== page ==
There were 155 counties in the Midwest that were listed as infected with the soybean gall midge as of August 2022. There were 15 new counties infested in 2022.
North Central Soybean Research Program


Sudden death syndrome

A soybean disease that became more prevalent in 2022 is sudden death syndrome, but it can hit edible beans, too.

“The fusarium fungus that causes sudden death syndrome also can cause root rot in dry edible bean, so it’s not exclusively a soybean pathogen, although that’s where most of the research has been,” said Dean Malvick, plant pathologist with the University of Minnesota.

Dean Malvick, plant pathologist at the University of Minnesota, speaks about sudden death syndrome in soybeans in Moorhead, Minnesota, on Feb. 9, 2023.
Jeff Beach / Agweek

And the name isn’t very accurate. Sudden death syndrome could really be “slowly dying but not noticeable until it’s too late,” syndrome. Wet soil at planting helps it get started.

“The fungus infects the roots, probably within a month or so after the seed is planted, although we usually don’t see the main damage and disease until August,” Malvick said.

“What we look for typically in August is interveinal chlorosis, patches of yellow, between the veins on the leaves.”

Those leaves will turn brown, curl and ultimately fall off.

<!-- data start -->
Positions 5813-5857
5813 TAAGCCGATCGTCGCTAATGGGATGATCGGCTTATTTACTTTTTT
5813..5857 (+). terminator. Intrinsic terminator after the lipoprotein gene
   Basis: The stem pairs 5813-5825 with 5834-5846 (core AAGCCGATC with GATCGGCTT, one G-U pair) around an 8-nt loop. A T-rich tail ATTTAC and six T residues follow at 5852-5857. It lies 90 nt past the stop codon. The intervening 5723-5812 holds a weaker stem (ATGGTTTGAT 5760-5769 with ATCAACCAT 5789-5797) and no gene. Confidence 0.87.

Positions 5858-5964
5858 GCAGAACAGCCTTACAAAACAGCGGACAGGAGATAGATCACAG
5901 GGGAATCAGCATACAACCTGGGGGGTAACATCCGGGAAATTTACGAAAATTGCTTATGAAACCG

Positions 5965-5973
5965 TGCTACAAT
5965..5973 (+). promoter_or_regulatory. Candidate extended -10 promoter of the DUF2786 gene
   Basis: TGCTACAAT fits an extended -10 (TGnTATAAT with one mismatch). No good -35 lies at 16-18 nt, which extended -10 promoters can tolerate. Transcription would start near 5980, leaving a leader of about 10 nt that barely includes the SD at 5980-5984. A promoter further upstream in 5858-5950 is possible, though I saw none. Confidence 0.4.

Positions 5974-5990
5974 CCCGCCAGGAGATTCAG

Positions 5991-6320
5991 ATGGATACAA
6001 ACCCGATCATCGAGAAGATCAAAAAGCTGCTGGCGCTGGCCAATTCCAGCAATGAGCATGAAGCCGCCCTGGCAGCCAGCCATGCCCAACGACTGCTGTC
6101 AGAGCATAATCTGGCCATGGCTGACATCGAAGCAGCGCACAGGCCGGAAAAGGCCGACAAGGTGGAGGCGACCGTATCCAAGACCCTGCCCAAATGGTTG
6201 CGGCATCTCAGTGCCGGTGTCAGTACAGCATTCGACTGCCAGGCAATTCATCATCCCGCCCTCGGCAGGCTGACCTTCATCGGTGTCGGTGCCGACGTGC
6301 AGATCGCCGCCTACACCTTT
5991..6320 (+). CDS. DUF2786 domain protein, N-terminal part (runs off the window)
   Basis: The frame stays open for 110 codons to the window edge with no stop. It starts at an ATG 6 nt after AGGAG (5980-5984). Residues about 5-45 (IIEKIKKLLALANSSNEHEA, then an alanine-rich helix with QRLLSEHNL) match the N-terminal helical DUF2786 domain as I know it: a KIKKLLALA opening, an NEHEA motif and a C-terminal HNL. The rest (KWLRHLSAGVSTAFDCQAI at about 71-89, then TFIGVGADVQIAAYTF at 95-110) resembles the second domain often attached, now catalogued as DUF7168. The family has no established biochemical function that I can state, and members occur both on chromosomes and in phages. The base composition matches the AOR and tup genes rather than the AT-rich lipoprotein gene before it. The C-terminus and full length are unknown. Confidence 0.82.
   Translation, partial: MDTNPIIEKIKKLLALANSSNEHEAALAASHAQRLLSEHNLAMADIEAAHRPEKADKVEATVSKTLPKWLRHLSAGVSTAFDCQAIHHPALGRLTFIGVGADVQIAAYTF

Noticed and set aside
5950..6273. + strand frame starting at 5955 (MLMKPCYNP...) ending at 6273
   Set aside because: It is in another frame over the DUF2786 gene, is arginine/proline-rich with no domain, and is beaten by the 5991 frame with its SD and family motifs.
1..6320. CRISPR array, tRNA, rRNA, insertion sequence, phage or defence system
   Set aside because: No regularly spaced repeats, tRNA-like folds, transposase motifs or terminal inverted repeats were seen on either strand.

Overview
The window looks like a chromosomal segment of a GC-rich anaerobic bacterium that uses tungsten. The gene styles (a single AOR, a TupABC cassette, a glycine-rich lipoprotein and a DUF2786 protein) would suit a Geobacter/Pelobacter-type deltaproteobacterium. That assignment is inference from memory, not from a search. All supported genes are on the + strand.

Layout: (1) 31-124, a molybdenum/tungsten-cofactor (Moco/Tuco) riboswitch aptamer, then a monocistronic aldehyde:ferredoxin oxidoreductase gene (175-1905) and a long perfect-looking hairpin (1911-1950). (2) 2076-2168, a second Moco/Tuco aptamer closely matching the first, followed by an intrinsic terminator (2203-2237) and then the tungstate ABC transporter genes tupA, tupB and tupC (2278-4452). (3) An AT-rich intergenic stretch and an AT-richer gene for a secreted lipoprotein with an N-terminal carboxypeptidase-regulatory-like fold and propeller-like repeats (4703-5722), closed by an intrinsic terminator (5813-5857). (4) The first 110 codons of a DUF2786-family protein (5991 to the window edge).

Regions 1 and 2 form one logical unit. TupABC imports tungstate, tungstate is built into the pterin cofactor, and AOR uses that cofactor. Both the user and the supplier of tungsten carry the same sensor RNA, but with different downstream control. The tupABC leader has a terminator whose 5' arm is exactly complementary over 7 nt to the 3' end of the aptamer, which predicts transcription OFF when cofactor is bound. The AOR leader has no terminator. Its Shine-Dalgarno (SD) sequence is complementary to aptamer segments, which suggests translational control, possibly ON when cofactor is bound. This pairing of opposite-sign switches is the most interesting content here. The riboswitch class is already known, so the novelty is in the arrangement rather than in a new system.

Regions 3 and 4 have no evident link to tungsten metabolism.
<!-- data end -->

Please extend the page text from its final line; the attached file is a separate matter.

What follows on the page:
Soybeans that are small and soybeans that are normal size.
Sudden death syndrome in soybeans can reduce the size of the seeds. On the left are seeds from a plant in Cavalier County, North Dakota, that had sudden death syndrome in 2022, and on the right are seeds from a healthy plant.
Ann Bailey / Agweek

“What is really unique about SDS is how the fungus attacks the roots but it also produces a toxin that affects the leaves. So that’s where a lot of the damage occurs, a combination of the leaf damage and the root damage,” Malvick said.

Unfortunately, there isn’t much to be done about sudden death syndrome after it is found.


“Either we plant a resistant variety, if we can find one resistant against SDS, or we can use a few seed treatments that work against SDS, but obviously all that has to be done before planting or at the time of planting,” Malvick said.

Reports of sudden death syndrome have been creeping north in Minnesota and in North Dakota, it has been confirmed in Richland County in the southeast and Cavalier County near the Canadian border. Malvick said it is likely in other counties, too, but may be confused with a similar fungal disease.

“There are other diseases out there that can cause similar symptoms, such as brown stem rot, so it’s important to distinguish them and know which one is which because we want to manage them differently,” Malvick said.

Malvick encouraged growers to submit potential samples of sudden death syndrome to plant pathology labs at the University of Minnesota or North Dakota State University.

Hanson said if growers find evidence of a pest they are not familiar with, to take pictures and submit them to Extension.

Reach Jeff Beach at or call 701-451-5651 (work) or 859-420-1177.